Having had two Ventures before our Uplander, the Ventures rode softer, the Uplander did better in crash tests, and I think the Uplander, with its big tires, aluminum wheels, and revised interior, looked better, but it rode hard I think. I always wondered if the increased crashworthiness contributed to that. It was reliable and cheap to operate in the 94K miles we put on ours.
  • magnettemagnette London UKPosts: 1,952
    edited May 2013
    The 3-litre six in the MGC isn't the same engine as the one used in the Autin-Healey. Instead it was the same engine used in the Austin 3-litre (a larger RWD version of the Austin 1800) and it was not suitable for a sportscar, although I've known people with them here who have liked the C because it is more of a tourer.
    MG finally got it right using the Rover 3.5 V8 (ex Buick) which was a load faster, lighter etc, but by then it was too late and it never saw any development - the engineers at British Leyland probably deserve medals for what they developed on a budget measured in pence sometimes but the bean-counters should have been charged with treason for the way they ran our car industry...(Guess which ones actually got the knighthoods - with the notable exception of the great engineer Issigonis, of course).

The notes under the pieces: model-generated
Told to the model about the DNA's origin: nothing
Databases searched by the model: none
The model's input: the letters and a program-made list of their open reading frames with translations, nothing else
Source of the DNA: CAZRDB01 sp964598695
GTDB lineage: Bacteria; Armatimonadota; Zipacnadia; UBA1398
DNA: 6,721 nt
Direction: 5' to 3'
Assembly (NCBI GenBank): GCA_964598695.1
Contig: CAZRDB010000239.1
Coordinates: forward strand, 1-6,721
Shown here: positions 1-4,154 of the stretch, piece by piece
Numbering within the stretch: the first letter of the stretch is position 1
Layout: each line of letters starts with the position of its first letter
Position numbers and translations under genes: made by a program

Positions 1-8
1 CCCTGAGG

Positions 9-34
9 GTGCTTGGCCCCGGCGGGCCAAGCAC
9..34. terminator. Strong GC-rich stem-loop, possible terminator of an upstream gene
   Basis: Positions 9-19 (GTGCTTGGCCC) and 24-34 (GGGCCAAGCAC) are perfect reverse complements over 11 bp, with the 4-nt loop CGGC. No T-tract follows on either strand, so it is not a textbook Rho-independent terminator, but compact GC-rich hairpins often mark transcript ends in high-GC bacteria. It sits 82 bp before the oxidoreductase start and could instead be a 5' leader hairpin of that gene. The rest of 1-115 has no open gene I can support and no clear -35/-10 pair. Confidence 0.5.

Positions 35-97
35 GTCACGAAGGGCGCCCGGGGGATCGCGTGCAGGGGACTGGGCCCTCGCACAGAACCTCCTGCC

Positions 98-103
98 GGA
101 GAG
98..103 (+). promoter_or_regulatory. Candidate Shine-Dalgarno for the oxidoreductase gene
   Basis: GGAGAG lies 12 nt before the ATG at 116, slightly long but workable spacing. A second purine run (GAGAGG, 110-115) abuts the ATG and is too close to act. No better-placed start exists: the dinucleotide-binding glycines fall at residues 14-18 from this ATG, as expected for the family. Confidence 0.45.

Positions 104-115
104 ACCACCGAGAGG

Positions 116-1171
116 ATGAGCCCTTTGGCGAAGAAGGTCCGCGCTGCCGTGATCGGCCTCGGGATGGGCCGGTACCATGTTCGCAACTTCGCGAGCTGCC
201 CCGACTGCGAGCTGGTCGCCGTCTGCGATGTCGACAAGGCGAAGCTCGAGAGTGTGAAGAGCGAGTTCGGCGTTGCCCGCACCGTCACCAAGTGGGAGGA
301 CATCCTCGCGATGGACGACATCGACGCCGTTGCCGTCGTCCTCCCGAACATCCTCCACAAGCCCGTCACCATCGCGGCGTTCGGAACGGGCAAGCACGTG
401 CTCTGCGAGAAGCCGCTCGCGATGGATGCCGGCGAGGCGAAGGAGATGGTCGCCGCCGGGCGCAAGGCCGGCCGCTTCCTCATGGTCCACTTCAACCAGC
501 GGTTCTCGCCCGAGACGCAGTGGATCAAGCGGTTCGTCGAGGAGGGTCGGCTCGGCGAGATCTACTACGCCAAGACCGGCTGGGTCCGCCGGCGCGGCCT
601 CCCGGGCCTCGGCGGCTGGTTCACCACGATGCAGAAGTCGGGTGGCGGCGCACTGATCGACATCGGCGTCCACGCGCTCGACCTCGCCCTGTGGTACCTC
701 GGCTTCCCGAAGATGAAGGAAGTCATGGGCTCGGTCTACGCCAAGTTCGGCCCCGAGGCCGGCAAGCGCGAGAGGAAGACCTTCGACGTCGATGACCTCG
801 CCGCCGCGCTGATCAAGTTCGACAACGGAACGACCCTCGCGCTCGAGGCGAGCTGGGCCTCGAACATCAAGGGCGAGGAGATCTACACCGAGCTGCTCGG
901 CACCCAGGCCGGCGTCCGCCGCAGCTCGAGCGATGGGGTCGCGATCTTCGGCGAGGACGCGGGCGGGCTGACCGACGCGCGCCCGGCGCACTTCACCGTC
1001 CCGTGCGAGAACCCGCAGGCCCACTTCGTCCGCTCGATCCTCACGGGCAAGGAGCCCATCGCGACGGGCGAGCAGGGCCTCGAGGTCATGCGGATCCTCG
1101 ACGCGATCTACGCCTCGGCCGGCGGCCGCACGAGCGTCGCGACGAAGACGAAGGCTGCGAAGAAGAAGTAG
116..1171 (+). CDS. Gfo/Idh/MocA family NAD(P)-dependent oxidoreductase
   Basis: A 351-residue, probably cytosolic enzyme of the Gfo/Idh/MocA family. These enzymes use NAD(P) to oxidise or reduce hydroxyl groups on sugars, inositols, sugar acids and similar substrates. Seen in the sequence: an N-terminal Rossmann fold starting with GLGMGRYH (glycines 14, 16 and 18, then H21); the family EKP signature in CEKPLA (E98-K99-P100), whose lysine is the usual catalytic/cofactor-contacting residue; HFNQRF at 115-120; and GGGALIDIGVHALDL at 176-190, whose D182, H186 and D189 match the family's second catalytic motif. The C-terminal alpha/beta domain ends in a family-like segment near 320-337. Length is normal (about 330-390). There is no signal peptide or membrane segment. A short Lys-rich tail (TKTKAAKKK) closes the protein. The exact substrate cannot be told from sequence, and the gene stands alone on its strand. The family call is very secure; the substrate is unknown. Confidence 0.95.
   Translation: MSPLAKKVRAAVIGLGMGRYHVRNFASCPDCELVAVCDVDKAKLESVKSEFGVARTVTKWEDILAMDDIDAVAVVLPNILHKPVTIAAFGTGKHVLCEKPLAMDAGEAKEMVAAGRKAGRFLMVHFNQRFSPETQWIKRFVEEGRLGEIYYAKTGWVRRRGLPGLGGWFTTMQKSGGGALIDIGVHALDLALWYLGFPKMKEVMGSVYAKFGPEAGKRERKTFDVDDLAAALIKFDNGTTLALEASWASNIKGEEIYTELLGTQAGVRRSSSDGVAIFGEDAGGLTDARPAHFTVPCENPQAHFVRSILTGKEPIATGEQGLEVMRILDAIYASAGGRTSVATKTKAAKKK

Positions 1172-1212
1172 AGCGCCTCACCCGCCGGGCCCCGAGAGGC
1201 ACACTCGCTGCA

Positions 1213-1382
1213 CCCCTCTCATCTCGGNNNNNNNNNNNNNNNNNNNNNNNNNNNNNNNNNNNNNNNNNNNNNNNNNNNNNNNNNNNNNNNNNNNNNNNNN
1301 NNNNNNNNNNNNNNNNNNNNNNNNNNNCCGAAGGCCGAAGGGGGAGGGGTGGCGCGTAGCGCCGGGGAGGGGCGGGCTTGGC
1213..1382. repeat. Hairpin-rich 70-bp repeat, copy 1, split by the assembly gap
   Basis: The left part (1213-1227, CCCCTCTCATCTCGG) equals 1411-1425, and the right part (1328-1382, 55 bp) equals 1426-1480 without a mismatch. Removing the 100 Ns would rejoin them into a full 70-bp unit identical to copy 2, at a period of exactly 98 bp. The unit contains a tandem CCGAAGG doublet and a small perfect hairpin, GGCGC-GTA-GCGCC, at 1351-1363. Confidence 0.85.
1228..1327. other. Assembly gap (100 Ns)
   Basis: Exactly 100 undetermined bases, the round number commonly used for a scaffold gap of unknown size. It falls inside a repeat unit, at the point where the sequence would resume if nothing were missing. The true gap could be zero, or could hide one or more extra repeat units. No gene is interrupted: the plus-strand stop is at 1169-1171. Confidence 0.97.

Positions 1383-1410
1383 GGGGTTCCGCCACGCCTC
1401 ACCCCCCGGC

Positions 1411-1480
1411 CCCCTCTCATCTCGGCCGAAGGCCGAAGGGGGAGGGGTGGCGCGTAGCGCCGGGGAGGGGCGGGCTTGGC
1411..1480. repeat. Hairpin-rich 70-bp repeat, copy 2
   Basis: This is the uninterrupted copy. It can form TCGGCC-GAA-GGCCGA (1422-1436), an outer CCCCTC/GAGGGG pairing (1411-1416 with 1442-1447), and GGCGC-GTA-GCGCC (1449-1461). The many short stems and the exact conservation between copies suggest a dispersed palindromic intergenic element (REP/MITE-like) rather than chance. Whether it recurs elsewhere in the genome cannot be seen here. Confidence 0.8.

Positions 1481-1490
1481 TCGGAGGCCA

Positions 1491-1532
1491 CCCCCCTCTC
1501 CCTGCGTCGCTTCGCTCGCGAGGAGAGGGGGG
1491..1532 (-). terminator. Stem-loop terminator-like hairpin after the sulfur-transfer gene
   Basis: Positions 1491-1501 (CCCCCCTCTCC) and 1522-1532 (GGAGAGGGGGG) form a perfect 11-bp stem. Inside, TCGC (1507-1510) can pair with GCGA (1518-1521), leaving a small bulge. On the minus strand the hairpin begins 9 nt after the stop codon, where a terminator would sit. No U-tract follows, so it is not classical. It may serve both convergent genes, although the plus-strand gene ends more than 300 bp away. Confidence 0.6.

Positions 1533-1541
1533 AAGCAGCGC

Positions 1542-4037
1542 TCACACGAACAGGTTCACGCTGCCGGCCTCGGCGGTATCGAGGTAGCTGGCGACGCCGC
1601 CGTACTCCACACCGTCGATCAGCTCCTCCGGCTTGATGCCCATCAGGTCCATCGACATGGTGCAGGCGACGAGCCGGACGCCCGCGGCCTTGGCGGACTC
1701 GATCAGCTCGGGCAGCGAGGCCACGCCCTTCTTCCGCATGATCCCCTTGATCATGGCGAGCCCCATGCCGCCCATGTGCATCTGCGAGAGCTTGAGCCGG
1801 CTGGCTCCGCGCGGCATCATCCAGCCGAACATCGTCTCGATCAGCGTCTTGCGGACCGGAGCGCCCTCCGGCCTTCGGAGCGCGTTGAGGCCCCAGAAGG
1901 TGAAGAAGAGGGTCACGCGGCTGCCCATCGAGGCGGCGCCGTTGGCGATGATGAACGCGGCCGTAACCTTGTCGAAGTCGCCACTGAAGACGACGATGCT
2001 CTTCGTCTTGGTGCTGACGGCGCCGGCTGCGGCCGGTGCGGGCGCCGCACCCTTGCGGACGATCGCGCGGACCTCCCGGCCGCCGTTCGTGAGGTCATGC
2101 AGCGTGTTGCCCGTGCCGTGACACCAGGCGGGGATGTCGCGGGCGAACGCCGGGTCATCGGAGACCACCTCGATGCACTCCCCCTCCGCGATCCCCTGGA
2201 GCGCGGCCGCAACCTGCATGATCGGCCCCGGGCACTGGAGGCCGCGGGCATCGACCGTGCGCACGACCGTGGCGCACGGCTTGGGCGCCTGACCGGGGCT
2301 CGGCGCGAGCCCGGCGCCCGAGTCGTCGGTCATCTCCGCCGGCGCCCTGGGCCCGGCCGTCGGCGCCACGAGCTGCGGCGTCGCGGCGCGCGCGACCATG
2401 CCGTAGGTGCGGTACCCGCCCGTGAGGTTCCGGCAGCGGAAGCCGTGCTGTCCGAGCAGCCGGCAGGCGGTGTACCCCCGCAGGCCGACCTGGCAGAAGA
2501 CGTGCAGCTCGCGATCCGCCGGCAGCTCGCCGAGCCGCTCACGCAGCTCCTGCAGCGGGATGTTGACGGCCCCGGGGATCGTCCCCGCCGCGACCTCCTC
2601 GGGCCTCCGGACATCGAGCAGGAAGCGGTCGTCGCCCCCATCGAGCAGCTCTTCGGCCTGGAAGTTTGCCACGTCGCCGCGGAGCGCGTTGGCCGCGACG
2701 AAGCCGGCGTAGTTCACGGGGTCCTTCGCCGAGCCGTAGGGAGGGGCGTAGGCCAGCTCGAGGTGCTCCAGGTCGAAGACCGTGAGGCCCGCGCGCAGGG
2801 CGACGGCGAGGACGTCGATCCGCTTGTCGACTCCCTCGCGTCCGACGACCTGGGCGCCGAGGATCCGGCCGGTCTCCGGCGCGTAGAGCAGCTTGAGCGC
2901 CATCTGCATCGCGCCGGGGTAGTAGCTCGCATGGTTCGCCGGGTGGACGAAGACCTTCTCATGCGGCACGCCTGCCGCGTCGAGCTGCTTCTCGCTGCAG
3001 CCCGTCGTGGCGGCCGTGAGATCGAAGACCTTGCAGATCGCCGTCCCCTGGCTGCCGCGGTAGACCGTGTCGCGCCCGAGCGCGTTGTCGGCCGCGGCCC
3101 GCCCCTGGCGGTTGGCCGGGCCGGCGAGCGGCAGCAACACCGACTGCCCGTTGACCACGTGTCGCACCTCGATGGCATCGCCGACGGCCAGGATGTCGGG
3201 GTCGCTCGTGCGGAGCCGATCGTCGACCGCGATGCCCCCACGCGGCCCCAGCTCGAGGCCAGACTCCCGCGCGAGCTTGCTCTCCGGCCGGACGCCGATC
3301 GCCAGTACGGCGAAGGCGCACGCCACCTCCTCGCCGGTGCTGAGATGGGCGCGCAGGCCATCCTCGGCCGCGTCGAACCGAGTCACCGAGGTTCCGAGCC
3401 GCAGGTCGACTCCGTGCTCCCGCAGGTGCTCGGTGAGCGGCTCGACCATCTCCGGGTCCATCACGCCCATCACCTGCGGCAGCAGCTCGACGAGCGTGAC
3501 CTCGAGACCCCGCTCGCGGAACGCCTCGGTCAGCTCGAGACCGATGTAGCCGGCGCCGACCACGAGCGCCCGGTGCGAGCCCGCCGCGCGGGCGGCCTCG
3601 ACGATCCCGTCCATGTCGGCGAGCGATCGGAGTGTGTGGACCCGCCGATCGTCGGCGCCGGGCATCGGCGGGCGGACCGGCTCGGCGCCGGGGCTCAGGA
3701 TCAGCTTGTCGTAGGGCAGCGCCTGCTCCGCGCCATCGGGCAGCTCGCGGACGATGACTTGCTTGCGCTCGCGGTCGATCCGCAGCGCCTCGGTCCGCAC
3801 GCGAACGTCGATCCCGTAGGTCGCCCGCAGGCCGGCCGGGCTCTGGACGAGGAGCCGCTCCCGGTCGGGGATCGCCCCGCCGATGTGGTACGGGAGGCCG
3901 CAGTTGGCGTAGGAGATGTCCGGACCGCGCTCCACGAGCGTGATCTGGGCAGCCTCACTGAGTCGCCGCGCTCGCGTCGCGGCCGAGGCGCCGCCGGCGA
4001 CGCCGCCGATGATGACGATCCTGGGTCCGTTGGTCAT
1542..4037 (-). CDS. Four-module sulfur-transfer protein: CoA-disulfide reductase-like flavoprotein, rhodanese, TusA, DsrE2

• toomanyfumestoomanyfumes S.E. Wisconsin Posts: 904
    Hey, is that a curb feeler on the front of that New Yorker, or is it just the photo? ;)
  • berriberri Posts: 4,254
    I'm thinking that the 63/64 Cadillac's were never all that popular with Caddy fans. But I always kind of liked them. They just seemed kind of clean looking without a lot of excess baggage. In 65 they seemed to get a little plumper again.
  • berriberri Posts: 4,254
    I always though that vintage of Chrysler was rather stately looking. There was a kind of creme or beige color that I think was popular on them and looked very nice on it.
  • fintailfintail Posts: 34,156
    Hmm never heard of that, will have to look out for it. Caught part of "On Her Majesty's Secret Service" last week, where the bad guys have a fintail that crashes on ice and blows up (of course).

    Nothing particularly odd spotted on the road today, oldest car was a MB W123 I think.
  • fintailfintail Posts: 34,156
    Funny line, a "new 1979 car" - I bet people today would go insane at malaise era car quirks. I remember my friend's 83 Monte Carlo would run on/diesel if turned off with the AC on.

    I think I see the curb feeler, too.
  • lemkolemko Posts: 15,197
    I loved the 1963 Cadillac! When I was a very little kid, a neighbor had a big black 1963 Sedan DeVille. I asked my Dad what kind of car that was and he said it was a Cadillac. I have been in love with Cadillac ever since then.
  • uplanderguyuplanderguy Kent, OHPosts: 7,494
    Around our parts, I always saw a lot of '63-64 Cadillacs, which made me assume they sold better than earlier or later models, but just guessing.

    The '65 Cadillac is my favorite. Love the instrument panel before a lot of crash padding needed to be added. After a few years, it seems like the separate cornering lights began to sag, though. They were integrated in '66 which took care of the problem.